The materials were used to fulfill A COMMON CORE CLOSE READING exercise.
        Whether you like it or not, this is COMMON CORE being implemented.

        The point of the standards are to drive all the related materials. Right now, teachers can still pick and here we have this assignment as an example. Do you really think the powers that be who imposed a national set of standards on a nation with no vetting, no public input and no concrete evidence their stuff even works are going to allow teachers to continue to do it their way?

        Bottom line:
        You wish desperately this was misinformation, when in fact, this is the REALITY.

      • daveeckstrom says:

        Perhaps I should have entered this whole debate with this question that I’ll leave you with. How would ending Common Core prevent these texts from being used in a 7th grade classroom?

      • The text excepts put together in this manner were done so in the Common Core Close Reading manner.
        The assignment, as given, would not have existed. #derp

  3. daveeckstrom says:

    Why would you title this piece “7th Grade Common Core ‘Close Reading’ Covers Rape, Restorative Justice” when it’s about a lesson that, you even admit, is totally unconnected to the Common Core Standards?

    This is just an ELA example of the popular “My kid brought this stupid math worksheet home, so I hate Common Core” brand of bogus criticism the CCSS has been under for the last year or two. And this one is just as bogus.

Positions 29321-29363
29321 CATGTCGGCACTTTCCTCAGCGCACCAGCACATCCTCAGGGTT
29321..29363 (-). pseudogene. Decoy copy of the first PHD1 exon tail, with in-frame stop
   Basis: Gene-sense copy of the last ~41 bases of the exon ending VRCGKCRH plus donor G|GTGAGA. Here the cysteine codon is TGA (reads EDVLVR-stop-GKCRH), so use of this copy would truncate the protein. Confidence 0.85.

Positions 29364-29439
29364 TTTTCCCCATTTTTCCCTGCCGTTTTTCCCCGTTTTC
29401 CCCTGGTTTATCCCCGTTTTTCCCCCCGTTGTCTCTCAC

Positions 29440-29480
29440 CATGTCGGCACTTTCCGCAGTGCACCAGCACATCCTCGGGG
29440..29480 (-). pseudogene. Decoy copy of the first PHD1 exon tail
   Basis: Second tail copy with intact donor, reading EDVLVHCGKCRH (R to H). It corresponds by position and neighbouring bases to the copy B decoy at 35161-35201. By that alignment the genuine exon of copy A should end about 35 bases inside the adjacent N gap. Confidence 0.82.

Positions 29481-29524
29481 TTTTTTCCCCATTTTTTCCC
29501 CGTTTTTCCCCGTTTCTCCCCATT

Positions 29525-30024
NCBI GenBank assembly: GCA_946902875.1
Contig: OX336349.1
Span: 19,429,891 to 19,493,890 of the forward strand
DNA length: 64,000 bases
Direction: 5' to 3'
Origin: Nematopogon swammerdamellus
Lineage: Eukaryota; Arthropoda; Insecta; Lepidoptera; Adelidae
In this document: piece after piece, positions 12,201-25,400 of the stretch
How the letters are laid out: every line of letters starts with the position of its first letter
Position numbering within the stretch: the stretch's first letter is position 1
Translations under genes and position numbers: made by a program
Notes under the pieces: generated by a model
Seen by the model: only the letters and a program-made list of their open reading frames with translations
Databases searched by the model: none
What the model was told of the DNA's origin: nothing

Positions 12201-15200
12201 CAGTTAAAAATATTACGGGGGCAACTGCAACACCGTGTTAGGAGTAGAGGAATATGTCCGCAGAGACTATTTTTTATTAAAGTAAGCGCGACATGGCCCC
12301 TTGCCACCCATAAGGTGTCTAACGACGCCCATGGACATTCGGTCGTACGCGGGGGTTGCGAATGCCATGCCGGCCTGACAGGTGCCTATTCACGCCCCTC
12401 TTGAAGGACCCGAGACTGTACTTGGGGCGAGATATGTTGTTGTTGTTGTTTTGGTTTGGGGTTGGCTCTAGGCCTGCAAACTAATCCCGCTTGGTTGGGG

There are actual legitimate difficulties with the CCSS, as there would be with any major educational initiative. Why can’t you people focus on those? It’s very difficult at this point to take the anti-CC movement seriously, as its loudest voices currently deal mostly in uninformed opinions, deceptive distractions and just outright lies.

    • Where did I admit it wasn’t a Close Reading assignment? Do you close reading friend, because I did no such thing.
      This is a legitimate CC close reading assignment given out in Wake County, NC. It’s hardly “bogus”.

      “There are actual legitimate difficulties with the CCSS, as there would be with any major educational initiative. Why can’t you people focus on those?”

      This assignment is a legitimate concern. I’ve focused on all the problems with Common Core. Perhaps you should read up on the over 400 articles I’ve done between here and Stop Common Core NC?

      “It’s very difficult at this point to take the anti-CC movement seriously, as its loudest voices currently deal mostly in uninformed opinions, deceptive distractions and just outright lies.”
      Translated: Shut up, stop exposing the problems.
      It’s hard to take CC opponents seriously when you use uninformed opinions, deceptive distractions and just outright lies.

      • daveeckstrom says:

        You and I both know that this assignment could just as well have been assigned before the common core was established, because focusing on rape and restorative justice is NOT a common core standard. It is disingenuous for you to title this piece in a way that suggests it is and adds to the misinformation that is being spread about the CCSS. In the end this approach will weaken your cause.

      • You and I both know this was a Common Core Close Reading assignment and it shows just how off the rails Common Core can be.